If you can create a plan that is detailed enough and includes your choice of finishes and fixtures, your conversations with contractors can focus purely on labor costs and time estimates.

“Don’t forget to budget for small things. You may need paint brushes, tape, sandpaper, drop cloths, hand tools, and other supplies. While none of those costs too much, they can easily add up to $100 or much more when you need a bunch of random little things.”

Christine White | The (mostly) Simple Life

Step 3: Request Bids From Multiple Contractors

Now you know what you need, what you want and what you can afford to pay for each item. It’s time to find a contractor that can complete your project within your budget.

Find local companies with good reviews and ask them to create a bid for your project. Get bids from at least three companies to accurately compare the costs.

When choosing a contractor:

  • Complete interviews and check their references.
  • Be very clear about both your project and your remodeling budget. If your contractor knows you’re sticking to a tight budget, they will be more likely to talk through additional expenses, time delays and project changes with you.
  • Make sure the contractor thoroughly understands your needs and has a clear idea of how you plan to prioritize parts of the project.
  • Talk through how you will approach any unforeseen issues and how it will affect the budget of the project.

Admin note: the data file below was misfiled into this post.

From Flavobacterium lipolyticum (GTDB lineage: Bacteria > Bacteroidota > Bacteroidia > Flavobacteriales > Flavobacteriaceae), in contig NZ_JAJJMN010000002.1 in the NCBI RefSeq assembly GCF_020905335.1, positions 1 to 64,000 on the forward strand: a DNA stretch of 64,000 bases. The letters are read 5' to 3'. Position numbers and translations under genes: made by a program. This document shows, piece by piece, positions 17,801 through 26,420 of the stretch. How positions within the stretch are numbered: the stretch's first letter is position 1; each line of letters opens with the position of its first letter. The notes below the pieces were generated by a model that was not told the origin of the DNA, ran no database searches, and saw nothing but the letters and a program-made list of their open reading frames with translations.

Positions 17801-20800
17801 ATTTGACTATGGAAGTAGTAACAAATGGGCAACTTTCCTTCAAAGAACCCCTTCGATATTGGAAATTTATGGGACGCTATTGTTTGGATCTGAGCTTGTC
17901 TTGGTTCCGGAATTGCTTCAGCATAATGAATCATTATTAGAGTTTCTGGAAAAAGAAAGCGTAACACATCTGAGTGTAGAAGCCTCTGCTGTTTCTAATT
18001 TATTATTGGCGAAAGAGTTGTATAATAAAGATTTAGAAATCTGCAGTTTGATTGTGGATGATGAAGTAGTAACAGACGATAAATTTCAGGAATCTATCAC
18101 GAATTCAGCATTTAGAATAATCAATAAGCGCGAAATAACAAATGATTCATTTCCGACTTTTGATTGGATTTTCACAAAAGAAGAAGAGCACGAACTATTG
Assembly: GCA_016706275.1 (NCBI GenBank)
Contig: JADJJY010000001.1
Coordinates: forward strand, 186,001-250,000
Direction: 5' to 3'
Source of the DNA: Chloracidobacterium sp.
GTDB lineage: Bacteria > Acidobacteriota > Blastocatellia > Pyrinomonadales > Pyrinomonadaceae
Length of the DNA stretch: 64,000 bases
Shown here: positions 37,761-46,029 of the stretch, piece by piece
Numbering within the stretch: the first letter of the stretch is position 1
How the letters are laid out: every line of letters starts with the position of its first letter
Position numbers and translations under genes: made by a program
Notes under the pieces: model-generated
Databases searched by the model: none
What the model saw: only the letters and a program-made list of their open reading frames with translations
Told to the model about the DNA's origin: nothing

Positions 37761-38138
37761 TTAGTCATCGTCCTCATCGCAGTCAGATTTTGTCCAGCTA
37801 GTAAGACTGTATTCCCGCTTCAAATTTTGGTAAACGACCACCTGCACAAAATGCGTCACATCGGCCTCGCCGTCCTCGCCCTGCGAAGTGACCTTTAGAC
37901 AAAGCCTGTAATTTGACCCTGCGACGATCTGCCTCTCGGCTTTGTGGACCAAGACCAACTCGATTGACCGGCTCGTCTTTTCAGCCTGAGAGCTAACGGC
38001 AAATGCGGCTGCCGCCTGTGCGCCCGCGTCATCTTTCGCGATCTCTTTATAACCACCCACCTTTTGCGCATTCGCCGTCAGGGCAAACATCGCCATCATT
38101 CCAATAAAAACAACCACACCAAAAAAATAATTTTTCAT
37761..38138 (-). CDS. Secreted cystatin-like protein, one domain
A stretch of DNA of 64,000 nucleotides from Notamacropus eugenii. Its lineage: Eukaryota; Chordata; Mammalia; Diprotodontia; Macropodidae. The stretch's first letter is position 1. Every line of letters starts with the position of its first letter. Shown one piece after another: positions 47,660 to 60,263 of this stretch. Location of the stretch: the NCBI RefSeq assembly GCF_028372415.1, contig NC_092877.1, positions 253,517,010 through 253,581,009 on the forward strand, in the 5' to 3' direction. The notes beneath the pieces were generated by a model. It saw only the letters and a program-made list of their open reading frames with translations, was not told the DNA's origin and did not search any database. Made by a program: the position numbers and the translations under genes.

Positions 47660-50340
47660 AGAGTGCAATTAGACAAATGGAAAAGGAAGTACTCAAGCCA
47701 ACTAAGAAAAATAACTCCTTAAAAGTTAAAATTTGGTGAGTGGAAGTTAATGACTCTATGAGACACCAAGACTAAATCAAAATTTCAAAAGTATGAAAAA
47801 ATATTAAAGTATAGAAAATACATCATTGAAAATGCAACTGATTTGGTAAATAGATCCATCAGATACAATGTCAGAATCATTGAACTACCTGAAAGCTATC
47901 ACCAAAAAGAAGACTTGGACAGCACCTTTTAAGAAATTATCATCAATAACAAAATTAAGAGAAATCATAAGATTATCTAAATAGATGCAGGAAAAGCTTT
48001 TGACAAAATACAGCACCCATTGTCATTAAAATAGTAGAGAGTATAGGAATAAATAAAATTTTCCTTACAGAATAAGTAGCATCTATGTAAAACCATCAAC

If one contractor’s bid is well below the others, toss it out. Cheap labor sounds appealing but opens the door to errors which can cost you more money later. Use competing bids to negotiate with your preferred contractor.

If none of the contractor estimates fit into your remodeling budget, cut down on the project until you’re comfortable with the cost. Use your list of wants and needs to eliminate parts of the project you previously deemed less important.

Once you’ve selected your contractor, ask them to look at your project plan and home renovation budget to see if there are any costs you may have overlooked.

Use the contractor’s estimate as well as feedback to make a final update to your project plan before beginning work to make sure the final project stays on budget.

Revisiting My Last Home Remodel

My last home project entailed building a 275 square foot deck off my master bedroom while also replacing two, 50-year-old aluminum windows spanning nine feet in width with a 12-foot sliding glass door. I called this project Phase Two when I bought my fixer in 2014.

Phase One entailed remodeling my kitchen, updating the electrical, refinishing the floors, painting the entire interior, replacing the roof, updating the plumbing, painting the exterior, and building a new master bathroom.

If you’re living in the house, it’s a good idea to space projects out over time. You’ll have more time to save money so the expense won’t feel as painful. You’ll also get to think more thoroughly about the things you want to be done so there should be fewer remodeling redos/regrets.

Finally, if you’re flexible on time, your contractor may give you better pricing because you may be employing him during slow periods.

Questions to Ask About Home Renovation Costs

The steps involved in a home renovation are complex and confusing for first-time renovators. Talking openly with your general contractor can help clear up questions and avoid miscommunication on home renovation costs.

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  • How much does a house cost compared to a whole-house renovation?
  • Is it cheaper to renovate or gut and remodel?
  • How long will my project take to complete?
  • Will you obtain all building permits?